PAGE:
J K Dutt, director general of the National Security Guard during the 26/11 operation, believes India is more prepared to handle such terror attacks.
Two years have gone by. How do you view the nation's preparedness in combating such an operation today?
We have not had any serious incident of terror in our country since the 26/11 attacks. To that extent we are prepared.
The security forces have updated themselves and are better trained today.
However, what I must add is that being prepared should not be restricted to a particular period of time. It has to be a continuous effort.
We have to continue the process of updating our security, our methods and also weaponry.
Do you think our weaponry and methods are being constantly updated?
It appears so. I see proposals being expedited today and there are no delays to this extent. We have to keep looking for new technology in the market and should not hesitate in updating.
However, this is a challenge before us. Improvisations can happen in a period of six months. So does that mean we have to discard equipment that has been purchased six months back? This is a call that one needs to take.
Is it enough if we keep looking for new technology or do you think there is also a need to look at the upgrades terror organisations are undertaking?
Of course, we need to keep a tab and constant check on their increasing capabilities and we need to better them all the time.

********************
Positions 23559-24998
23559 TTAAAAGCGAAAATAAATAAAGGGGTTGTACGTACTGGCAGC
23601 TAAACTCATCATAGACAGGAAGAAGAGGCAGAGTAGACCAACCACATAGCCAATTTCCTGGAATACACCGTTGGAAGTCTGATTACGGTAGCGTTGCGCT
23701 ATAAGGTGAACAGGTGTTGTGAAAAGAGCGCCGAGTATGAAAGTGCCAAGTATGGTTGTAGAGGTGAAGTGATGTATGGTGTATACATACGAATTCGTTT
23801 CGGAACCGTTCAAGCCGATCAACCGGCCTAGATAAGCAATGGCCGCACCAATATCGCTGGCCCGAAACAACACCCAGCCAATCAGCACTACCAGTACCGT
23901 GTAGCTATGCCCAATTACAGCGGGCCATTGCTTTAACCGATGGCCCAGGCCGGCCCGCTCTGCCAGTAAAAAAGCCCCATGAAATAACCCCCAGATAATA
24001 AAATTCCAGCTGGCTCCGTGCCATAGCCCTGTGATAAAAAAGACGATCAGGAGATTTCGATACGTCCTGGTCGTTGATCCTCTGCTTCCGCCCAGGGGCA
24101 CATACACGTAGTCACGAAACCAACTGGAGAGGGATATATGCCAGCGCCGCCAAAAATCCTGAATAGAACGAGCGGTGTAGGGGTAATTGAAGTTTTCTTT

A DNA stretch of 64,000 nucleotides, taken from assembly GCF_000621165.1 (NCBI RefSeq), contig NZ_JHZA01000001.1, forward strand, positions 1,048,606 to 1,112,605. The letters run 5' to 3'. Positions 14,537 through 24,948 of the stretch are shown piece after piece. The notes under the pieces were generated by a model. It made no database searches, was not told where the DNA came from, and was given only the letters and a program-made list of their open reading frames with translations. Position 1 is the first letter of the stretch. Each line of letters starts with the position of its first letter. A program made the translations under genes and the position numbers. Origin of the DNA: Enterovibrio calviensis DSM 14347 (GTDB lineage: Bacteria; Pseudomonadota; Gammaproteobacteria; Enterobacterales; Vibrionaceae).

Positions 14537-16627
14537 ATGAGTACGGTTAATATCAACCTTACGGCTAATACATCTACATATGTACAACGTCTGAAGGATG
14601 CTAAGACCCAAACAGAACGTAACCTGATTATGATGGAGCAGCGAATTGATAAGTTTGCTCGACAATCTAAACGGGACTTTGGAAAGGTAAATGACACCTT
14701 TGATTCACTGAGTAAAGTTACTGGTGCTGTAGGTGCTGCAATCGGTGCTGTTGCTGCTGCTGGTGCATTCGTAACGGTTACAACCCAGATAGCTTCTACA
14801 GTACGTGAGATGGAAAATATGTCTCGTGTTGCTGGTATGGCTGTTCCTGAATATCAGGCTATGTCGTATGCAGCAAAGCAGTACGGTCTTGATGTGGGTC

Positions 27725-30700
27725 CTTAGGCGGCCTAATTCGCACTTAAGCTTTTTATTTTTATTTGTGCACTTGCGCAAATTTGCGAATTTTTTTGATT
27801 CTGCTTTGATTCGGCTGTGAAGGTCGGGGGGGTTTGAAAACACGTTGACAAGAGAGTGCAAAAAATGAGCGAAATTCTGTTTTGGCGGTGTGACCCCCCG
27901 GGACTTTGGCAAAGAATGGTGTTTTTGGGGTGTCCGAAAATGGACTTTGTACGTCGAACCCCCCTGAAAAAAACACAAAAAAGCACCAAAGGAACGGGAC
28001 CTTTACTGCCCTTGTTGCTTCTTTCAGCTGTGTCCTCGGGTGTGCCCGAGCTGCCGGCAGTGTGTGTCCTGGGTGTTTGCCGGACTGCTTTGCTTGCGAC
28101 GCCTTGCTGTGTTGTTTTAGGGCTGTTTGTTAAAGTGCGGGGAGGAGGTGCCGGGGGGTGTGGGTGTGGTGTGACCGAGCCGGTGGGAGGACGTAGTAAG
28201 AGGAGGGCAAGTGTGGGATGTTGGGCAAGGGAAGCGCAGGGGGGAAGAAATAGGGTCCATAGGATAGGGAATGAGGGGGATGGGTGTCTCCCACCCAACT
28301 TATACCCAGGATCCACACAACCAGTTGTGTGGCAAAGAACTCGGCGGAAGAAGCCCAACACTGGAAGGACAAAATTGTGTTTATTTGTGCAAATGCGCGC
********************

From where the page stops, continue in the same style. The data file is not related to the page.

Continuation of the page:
During the 26/11 attacks our security forces at first did not have the sophisticated machinery to counter them and that is why we did not win the first half of the battle.
The Intelligence Bureau has a big role to play in this and they are the ones who have to keep giving information on the upgrades that the terrorists have. They have to keep telling us what the terror groups have procured and we need to counter that in the interest of the safety of the nation.
I read an interview recently where you said that then Maharashtra Director General of Police A N Roy was more interested in 'getting PR' than getting into action and solving the problem?
There have been a lot of things that were said in that interview and I was misquoted on that point. I have no intention of tarnishing anybody's image. The things I said were completely different and some other meaning was taken.
So what did A N Roy do? Was there some coordination problems?
As far as the coordination was concerned, I was very much in touch with Roy. As the head of the NSG at that time, I had no problem. I coordinated with the police over there and on arrival at the airport, the vehicles were lined up for us.
We needed a control room and we got that too. I didn't have any problem. At no point of time did Roy and I disagree on anything.
Neutralising an attack is one thing and investigations are another. Post 26/11 the National Investigating Agency has been set up. What are your views on this?
I had retired by the time the NIA was set up. According to me if the NIA is going to look into such matters then it ought to play a useful role in it.
I think such an agency was required since terror-related matters should be probed by an exclusive agency. The Central Bureau of Investigation cannot do it since it looks after other matters as well.
While probing matters pertaining to terrorism, there is an element of intelligence sharing which is needed to build up a data bank.
If the NIA is equipped with these factors then I am sure it will be an effective agency.
The nagging question in all our minds is how did ten terrorists wage a battle for so long?
They had come completely prepared and their training was precise. The manner in which they moved around the targets it looked as though they had visited the places earlier.